ONTAP 9.14

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NVMe Overview

You can use the non-volatile memory express (NVMe) protocol to provide storage in a SAN environment. The NVMe protocol is optimized for performance with solid state storage.

For NVMe, storage targets are called namespaces. An NVMe namespace is a quantity of non-volatile storage that can be formatted into logical blocks and presented to a host as a standard block device. You create namespaces and subsystems, and then map the namespaces to the subsystems, similar to the way LUNs are provisioned and mapped to igroups for FC and iSCSI.

NVMe targets are connected to the network through a standard FC infrastructure using FC switches or a standard TCP infrastructure using Ethernet switches and host-side adapters.

Support for NVMe varies based on your version of ONTAP. See NVMe support and limitations for details.

What NVMe is

The nonvolatile memory express (NVMe) protocol is a transport protocol used for accessing nonvolatile storage media.

NVMe over Fabrics (NVMeoF) is a specification-defined extension to NVMe that enables NVMe-based communication over connections other than PCIe. This interface allows for external storage enclosures to be connected to a server.

NVMe is designed to provide efficient access to storage devices built with non-volatile memory, from flash technology to higher performing, persistent memory technologies. As such, it does not have the same limitations as storage protocols designed for hard disk drives. Flash and solid state devices (SSDs) are a type of non-volatile memory (NVM). NVM is a type of memory that keeps its content during a power outage. NVMe is a way that you can access that memory.

The benefits of NVMe include increased speeds, productivity, throughput, and capacity for data transfer. Specific characteristics include the following:

  • NVMe is designed to have up to 64 thousand queues.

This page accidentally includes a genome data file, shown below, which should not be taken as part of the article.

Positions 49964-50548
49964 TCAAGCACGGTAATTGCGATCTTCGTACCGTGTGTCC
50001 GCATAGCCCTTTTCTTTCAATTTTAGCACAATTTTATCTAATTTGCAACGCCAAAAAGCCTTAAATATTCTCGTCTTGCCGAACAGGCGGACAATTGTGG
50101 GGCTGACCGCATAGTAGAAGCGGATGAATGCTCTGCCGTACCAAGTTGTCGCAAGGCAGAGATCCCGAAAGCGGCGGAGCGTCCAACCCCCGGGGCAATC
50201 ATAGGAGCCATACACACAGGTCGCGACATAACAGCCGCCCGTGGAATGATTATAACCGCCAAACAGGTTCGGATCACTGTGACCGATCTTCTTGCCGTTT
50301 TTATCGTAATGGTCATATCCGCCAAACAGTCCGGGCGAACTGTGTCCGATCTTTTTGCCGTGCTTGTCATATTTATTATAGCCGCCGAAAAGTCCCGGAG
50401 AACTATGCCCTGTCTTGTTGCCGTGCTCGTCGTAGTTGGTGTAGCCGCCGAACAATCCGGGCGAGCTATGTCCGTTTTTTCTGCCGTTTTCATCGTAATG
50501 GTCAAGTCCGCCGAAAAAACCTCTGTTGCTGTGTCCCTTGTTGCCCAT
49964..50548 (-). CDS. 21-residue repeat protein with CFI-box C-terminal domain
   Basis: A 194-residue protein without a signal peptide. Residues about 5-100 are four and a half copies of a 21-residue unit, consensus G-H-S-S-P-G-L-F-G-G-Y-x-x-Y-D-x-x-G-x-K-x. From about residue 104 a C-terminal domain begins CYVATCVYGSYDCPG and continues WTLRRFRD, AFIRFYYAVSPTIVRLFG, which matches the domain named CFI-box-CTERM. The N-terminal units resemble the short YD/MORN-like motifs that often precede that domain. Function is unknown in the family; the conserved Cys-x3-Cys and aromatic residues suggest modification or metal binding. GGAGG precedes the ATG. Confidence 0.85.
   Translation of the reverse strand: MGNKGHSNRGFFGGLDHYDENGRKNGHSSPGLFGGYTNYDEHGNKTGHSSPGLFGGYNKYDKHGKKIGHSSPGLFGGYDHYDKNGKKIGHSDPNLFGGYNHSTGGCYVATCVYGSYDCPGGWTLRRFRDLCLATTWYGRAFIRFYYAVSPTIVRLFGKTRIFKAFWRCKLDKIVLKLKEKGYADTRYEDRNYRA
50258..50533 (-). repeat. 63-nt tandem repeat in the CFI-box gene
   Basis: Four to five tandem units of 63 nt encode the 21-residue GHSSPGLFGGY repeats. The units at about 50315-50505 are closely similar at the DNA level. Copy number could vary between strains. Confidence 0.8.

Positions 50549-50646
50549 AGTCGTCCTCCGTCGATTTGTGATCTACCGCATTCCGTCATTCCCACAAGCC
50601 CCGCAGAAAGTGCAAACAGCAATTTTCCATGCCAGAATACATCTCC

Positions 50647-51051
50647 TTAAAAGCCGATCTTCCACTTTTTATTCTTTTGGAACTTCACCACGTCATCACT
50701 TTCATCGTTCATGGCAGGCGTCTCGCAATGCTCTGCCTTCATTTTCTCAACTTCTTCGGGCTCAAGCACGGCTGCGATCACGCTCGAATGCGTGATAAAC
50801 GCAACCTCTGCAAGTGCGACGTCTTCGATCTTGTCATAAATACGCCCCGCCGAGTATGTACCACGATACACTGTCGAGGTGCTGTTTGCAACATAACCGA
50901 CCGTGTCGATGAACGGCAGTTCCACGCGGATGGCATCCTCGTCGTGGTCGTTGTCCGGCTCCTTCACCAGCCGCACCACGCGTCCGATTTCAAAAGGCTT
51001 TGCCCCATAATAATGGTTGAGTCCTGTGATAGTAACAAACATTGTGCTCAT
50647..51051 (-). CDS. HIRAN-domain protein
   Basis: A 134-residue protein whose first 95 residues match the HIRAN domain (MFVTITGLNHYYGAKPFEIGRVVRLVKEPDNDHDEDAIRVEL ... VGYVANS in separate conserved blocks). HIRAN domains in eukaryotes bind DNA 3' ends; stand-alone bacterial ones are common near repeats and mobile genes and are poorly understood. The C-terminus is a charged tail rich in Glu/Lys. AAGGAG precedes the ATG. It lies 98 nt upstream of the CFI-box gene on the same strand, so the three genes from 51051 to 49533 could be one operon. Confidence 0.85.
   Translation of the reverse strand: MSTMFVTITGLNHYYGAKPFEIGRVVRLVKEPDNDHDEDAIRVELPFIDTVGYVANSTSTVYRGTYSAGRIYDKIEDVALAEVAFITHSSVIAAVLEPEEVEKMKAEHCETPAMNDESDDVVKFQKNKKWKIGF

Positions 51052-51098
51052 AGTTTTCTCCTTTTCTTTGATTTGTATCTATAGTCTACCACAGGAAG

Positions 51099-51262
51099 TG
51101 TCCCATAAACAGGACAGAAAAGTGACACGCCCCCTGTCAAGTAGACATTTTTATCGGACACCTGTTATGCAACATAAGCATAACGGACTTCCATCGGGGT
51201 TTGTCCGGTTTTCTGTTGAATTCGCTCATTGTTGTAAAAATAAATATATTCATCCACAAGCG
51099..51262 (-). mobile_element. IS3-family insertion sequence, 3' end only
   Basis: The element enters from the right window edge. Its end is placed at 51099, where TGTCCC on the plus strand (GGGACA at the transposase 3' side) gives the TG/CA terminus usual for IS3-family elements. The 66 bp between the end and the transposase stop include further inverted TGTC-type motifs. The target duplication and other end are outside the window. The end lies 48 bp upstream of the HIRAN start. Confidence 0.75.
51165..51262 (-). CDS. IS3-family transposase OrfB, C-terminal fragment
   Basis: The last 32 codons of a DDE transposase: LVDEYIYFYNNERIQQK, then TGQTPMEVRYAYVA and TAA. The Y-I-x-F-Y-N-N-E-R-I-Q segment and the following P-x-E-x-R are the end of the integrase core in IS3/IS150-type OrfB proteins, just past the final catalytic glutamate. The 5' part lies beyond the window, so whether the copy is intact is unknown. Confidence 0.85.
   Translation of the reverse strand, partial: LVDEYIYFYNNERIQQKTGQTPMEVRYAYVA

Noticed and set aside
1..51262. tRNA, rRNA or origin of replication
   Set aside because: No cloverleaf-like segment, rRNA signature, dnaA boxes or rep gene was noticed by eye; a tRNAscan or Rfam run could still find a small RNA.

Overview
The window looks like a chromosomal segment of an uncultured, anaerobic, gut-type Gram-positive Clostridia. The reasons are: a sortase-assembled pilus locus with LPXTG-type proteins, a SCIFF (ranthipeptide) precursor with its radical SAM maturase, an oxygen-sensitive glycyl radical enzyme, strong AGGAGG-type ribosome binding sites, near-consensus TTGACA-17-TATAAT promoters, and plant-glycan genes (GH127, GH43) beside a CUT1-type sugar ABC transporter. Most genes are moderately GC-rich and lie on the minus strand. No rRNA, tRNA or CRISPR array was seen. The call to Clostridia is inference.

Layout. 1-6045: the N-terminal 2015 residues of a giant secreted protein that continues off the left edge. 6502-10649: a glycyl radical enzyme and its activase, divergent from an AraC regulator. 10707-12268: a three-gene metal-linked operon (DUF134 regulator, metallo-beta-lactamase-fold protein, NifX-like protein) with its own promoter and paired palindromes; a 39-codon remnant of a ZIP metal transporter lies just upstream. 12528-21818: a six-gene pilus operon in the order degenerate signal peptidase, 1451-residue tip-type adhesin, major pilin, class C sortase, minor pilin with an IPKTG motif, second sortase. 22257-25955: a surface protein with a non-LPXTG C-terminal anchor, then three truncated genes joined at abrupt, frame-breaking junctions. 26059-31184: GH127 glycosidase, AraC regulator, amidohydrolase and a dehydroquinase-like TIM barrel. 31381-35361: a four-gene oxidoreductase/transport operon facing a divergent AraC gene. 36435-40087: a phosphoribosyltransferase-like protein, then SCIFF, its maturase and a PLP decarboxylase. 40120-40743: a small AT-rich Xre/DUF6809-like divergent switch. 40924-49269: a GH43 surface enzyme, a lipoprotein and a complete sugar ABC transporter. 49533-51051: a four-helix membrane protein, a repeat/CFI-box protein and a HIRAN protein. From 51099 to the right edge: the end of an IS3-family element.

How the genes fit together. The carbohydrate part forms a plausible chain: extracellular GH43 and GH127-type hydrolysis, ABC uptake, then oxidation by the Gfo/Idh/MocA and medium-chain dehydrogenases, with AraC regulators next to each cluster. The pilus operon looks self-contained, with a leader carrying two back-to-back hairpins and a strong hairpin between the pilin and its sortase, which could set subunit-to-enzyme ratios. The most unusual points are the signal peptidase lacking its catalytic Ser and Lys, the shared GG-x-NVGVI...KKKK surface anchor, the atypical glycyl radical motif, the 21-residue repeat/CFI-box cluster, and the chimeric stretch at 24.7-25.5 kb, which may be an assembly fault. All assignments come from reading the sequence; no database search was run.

Each queue in turn can have up to 64 thousand concurrent commands.

  • NVMe is supported by multiple hardware and software vendors

  • NMVe is more productive with Flash technologies enabling faster response times

  • NVMe allows for multiple data requests for each “request” sent to the SSD.

    NVMe takes less time to decode a “request” and does not require thread locking in a multithreaded program.

  • NVMe supports functionality that prevents bottlenecking at the CPU level and enables massive scalability as systems expand.

About NVMe namespaces

An NVMe namespace is a quantity of non-volatile memory (NVM) that can be formatted into logical blocks. Namespaces are used when a storage virtual machine is configured with the NVMe protocol and are the equivalent of LUNs for FC and iSCSI protocols.

One or more namespaces are provisioned and connected to an NVMe host. Each namespace can support various block sizes.

The NVMe protocol provides access to namespaces through multiple controllers. Using NVMe drivers, which are supported on most operating systems, solid state drive (SSD) namespaces appear as standard-block devices on which file systems and applications can be deployed without any modification.

A namespace ID (NSID) is an identifier used by a controller to provide access to a namespace. When setting the NSID for a host or host group, you also configure the accessibility to a volume by a host. A logical block can only be mapped to a single host group at a time, and a given host group does not have any duplicate NSIDs.

About NVMe subsystems

An NVMe subsystem includes one or more NVMe controllers, namespaces, NVM subsystem ports, an NVM storage medium, and an interface between the controller and the NVM storage medium. When you create an NVMe namespace, by default it is not mapped to a subsystem. You can also choose to map it a new or existing subsystem.

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